Universiteit Leiden

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Research project

The role of 14-3-3 proteins in ion homeostasis in the yeast Saccharomyces cerevisiae

We aim to understand ion homeostasis in the model eukaryote S. cerevisiae.

Duration
0
Contact
Paul van Heusden
Funding
NWO-ALW (SYSMO) NWO-ALW (SYSMO)
 
Generade Generade

In this project we investigate the role of 14-3-3 proteins in ion homeostasis, especially in the regulation of potassium and phosphate uptake.

Ion homeostasis

Ion homeostasis is essential for every living cell. The intracellular concentration of ions must be tightly regulated because ions participate in numerous cellular processes. Aberrant cellular ion homeostasis is related to human neurological diseases like Alzheimer’s disease and epilepsy, apoptosis, and diseases like hypo- and hyperkalemia and Crohn's disease. Properties of ion homeostasis in plants determine their ability to grow in environments with very low or high concentrations of salts and nutrients.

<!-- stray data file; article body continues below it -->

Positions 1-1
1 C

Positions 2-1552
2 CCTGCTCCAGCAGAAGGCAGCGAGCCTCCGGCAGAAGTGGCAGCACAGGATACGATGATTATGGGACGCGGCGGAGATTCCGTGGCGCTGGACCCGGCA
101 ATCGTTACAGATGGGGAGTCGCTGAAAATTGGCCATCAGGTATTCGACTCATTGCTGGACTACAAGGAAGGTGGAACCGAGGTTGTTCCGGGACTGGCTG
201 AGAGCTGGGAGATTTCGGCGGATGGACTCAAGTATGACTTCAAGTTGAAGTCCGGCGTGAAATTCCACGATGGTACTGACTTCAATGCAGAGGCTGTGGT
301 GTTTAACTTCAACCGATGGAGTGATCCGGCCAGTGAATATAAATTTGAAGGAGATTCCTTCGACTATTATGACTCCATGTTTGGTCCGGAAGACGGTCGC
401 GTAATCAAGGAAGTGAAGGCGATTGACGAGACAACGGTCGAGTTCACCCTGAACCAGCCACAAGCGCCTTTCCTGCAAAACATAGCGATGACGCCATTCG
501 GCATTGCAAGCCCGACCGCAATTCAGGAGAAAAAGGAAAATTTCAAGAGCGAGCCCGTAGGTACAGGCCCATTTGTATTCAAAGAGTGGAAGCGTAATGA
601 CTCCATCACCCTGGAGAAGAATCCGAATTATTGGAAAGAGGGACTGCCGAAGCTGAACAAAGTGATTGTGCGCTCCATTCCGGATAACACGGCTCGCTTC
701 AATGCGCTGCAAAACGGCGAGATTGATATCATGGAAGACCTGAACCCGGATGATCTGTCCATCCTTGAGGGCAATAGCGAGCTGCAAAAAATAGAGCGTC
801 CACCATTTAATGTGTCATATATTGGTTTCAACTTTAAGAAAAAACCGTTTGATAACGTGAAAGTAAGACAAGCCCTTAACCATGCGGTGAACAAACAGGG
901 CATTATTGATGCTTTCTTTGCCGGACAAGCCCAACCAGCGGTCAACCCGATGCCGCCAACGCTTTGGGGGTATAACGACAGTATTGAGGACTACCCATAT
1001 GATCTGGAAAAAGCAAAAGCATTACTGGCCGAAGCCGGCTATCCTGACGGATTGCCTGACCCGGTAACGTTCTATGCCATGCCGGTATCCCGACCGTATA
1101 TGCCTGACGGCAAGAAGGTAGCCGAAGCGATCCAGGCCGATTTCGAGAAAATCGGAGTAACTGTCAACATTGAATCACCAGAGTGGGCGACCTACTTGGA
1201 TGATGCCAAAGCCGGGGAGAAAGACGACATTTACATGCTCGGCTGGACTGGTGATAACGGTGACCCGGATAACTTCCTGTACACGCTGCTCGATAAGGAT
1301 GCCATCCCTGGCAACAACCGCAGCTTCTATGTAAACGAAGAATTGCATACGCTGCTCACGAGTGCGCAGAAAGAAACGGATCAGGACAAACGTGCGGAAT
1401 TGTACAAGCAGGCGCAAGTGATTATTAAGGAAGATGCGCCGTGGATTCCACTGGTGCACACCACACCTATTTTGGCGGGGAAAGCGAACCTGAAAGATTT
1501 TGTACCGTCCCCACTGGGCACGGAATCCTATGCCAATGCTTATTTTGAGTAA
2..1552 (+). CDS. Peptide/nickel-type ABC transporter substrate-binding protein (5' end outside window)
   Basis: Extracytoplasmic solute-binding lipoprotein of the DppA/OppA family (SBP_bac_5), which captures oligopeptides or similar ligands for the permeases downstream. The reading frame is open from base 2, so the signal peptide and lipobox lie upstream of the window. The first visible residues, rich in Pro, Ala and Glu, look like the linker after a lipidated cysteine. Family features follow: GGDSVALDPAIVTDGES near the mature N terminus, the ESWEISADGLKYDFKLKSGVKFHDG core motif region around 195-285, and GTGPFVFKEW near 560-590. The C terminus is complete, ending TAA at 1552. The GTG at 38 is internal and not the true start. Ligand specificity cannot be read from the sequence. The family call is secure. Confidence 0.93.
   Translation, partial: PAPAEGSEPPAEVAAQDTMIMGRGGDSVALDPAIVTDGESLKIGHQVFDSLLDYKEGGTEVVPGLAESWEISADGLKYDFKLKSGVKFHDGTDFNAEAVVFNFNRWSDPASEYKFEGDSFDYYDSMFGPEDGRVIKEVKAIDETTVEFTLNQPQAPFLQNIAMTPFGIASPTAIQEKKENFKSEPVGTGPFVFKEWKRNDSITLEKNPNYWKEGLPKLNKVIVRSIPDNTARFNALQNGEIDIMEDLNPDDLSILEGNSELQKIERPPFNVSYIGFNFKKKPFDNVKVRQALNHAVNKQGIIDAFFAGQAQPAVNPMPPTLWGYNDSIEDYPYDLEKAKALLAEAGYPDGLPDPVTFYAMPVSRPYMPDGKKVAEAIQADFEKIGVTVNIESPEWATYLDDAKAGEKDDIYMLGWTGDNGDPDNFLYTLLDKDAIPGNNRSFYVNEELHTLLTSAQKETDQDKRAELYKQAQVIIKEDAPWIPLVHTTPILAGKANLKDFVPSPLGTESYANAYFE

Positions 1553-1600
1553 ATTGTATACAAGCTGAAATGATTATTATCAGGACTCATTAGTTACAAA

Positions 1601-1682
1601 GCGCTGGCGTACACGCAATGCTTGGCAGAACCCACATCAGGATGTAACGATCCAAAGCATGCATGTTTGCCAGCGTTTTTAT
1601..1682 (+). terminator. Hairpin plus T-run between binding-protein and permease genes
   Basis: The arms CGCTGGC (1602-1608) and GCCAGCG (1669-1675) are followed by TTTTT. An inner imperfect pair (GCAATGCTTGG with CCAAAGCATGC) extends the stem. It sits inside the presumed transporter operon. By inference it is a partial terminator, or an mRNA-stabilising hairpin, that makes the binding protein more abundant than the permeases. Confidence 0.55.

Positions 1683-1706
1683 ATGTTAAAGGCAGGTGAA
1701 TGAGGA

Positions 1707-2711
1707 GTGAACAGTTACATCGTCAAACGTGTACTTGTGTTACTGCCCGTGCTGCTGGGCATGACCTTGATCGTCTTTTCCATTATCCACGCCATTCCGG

Visualization of the binding of the 14-3-3 protein Bmh2 to the Nha1 transporter using bimolecular fluorescence complementation (BiFC)

14-3-3 proteins

14-3-3 proteins bind to hundreds of different phosphorylated intracellular proteins. In this way, 14-3-3 proteins are  involved in many cellular processes like apoptosis, the cell cycle, stress response and signal transduction.

Project

In this project we investigate the role of 14-3-3 proteins in yeast ion homeostasis. We especially focus on the regulation by 14-3-3 proteins of potassium and phosphate uptake.

In a side project funded by Generade we investigate the role of non-coding RNA in ion homeostasis. We collaborate with Fons Verbeek (LIACS, Leiden University) for the development of image analysis software

Connection with other research

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